The works of Kath Kerswell are also representative of the past few years of her work. They show a clear dividing line between black and white figurative etchings and abstract coloured collages, drawings and constructions. It is an unusual combination to be found concurrently within an artist's oeuvre. Kerswell states that she has always produced the two forms of representation in conjunction-patterns of colour partnering black and white figures. Historically the realms of abstraction and figuration, colour and black and white, have been defined in terms of opposition and continue to be used as the most basic of distinctions when discussing artists and art movements. Recent criticism, however, increasingly reveals close links between the two apparently disparate spheres (links between minimalism and conceptualism for example). Kerswell produces two radically different art forms and exhibits them side-by-side, inviting the viewer to forge the linkages. The success of her dialogue of representation resides in the intimate scale of her work and an emphasis upon its handcraftedness.
The coloured abstractions Twelve small lost emotions, Pieces of shattered hopes, Relics (constructions incorporating pieces of demolished houses), involve a conscious process of veiling an explicit emotional content, of tracing the private and the intimate. These works are a far cry from the large-scale abstractions of the American male artists of the '50s whose canvasses desperately fought for their universalist unconscious content. The intimate scale of Kerswell's work allows the abstract art object to become the emotional fragment or relic of which she speaks. The collages and constructions frame and contain the human experiences depicted in the figurative works. They speak of the inadequate social structures that organise and regulate our lives.
The figurative images are dominated by the theme of motherhood-images of children, young mothers, two women calming a child. As well as single images framed and hung, Kerswell also presents these works in four folios, pictorial sequences on chosen themes. These are displayed in such a way that they can be opened and perused. Her etching plates are also displayed. The print drawings have been made quickly, as with an almost single continuous line, concerned to capture the intensity of a moment. The works are intimate and accessible, generated from the less-than-hand-size 'preciousness' of the pieces combined with an informal attitude to her art making process.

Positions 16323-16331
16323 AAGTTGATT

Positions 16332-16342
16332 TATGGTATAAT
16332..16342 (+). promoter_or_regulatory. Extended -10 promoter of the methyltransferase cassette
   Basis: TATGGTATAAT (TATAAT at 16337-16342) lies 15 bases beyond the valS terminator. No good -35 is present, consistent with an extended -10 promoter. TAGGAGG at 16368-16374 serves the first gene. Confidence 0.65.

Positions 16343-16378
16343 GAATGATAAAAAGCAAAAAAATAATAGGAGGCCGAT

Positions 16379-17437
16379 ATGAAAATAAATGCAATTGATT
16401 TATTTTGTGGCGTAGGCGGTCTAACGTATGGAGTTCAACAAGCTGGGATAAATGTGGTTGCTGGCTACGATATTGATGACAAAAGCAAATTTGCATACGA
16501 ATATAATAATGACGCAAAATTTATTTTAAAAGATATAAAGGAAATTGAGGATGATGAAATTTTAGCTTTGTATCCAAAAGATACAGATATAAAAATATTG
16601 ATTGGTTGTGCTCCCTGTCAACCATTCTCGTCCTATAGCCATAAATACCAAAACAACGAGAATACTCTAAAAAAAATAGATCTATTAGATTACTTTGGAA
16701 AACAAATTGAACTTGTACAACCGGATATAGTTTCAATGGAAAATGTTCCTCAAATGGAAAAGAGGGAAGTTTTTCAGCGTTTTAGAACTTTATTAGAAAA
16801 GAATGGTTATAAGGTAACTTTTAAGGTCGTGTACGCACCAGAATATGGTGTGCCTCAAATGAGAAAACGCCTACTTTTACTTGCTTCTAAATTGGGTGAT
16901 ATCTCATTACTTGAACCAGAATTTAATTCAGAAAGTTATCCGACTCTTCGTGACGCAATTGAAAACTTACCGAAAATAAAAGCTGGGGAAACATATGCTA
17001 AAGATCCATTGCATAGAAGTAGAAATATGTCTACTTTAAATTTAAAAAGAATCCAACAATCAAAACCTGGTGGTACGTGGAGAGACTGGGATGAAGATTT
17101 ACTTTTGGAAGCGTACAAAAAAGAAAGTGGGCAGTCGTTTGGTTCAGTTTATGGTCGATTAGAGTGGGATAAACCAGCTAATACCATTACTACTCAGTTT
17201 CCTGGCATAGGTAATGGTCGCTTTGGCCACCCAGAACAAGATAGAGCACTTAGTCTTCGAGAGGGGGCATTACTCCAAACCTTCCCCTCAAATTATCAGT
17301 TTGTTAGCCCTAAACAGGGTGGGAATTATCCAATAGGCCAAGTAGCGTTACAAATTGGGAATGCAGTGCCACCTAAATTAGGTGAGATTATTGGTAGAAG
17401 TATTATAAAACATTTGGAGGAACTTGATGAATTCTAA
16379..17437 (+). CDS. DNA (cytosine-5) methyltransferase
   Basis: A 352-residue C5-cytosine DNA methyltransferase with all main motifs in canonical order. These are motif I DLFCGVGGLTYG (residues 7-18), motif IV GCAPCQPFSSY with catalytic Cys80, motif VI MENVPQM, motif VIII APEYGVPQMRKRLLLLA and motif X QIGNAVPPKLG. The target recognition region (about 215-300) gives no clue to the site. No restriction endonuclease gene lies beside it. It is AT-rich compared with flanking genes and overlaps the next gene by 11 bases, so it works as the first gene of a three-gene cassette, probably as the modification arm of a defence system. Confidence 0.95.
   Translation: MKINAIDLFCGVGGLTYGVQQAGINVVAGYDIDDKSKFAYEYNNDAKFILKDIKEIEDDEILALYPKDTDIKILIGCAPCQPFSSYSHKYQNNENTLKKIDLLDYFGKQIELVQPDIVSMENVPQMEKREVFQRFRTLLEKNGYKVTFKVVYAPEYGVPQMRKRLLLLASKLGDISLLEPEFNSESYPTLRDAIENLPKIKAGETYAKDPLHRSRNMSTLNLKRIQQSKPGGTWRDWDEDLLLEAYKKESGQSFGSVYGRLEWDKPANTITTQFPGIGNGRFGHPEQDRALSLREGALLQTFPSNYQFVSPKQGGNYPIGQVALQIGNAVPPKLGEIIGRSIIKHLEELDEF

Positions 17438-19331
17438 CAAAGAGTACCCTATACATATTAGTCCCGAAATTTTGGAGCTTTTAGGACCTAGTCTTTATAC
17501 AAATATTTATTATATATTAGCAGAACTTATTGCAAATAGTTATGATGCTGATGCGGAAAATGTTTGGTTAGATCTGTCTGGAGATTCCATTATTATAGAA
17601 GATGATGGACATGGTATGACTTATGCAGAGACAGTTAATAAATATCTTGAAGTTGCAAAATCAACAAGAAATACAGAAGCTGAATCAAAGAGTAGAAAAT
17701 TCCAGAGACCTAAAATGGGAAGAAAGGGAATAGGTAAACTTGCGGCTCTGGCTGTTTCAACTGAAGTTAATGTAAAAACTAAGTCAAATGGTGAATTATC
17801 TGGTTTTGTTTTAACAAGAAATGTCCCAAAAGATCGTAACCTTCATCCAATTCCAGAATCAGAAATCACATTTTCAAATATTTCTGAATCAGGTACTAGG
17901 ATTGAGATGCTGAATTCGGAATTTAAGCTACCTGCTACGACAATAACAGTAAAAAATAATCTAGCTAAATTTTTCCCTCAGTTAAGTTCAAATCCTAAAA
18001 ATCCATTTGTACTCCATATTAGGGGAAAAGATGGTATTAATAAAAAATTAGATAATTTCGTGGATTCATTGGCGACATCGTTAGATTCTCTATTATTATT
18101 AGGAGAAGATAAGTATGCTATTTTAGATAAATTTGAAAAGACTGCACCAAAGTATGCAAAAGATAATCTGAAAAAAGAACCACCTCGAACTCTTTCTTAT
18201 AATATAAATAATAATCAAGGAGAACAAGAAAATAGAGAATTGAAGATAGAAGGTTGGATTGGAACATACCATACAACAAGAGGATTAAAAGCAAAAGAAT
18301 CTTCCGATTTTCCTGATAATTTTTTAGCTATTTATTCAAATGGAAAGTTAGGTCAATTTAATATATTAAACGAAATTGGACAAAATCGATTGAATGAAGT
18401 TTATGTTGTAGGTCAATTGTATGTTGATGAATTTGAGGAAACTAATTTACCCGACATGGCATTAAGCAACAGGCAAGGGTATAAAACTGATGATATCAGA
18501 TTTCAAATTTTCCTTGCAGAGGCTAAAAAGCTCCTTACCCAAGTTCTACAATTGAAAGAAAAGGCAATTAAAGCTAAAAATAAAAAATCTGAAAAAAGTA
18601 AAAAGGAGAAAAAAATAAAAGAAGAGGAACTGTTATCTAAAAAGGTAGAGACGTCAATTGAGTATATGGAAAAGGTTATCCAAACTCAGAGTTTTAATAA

Just as the formal elements of her work pivot on the juxtaposition of abstraction/figuration, colour/black and white, Kerswell's thematic concern of social fragmentation is created through a dialogue of exterior/interior, social/emotional, public/private. The abstract coloured works are both representations of exterior social structures which label, organise and regulate the human person and interior fragments of human emotion and memory. So too the figurative works are both interior incidents of personal history and exterior symbols of social alienation and nurturance. Their implied narratives invite the viewer to reconstruct the substance of fragmented female experience. Kerswell's work is an intimate critique of human bonding and in its positive feminist vision calls for a matrilocal society—a central location of the primary human bond, that of mother and child.
In the group exhibition of these three Brisbane women artists, each artist's work complements the others' creatively. Collectively, their artworks explore and redefine traditional generic boundaries (the functional and nonfunctional, the abstract and the figurative, the decorative and the elite). Valuing a tactile intimacy, their works seek to demystify the gallery space and transfer an emphasis on the art object to process and thematic development. The new gallery space, though small, successfully caters to displaying a variety of media. The Arts Council Gallery is a promising new space for Brisbane.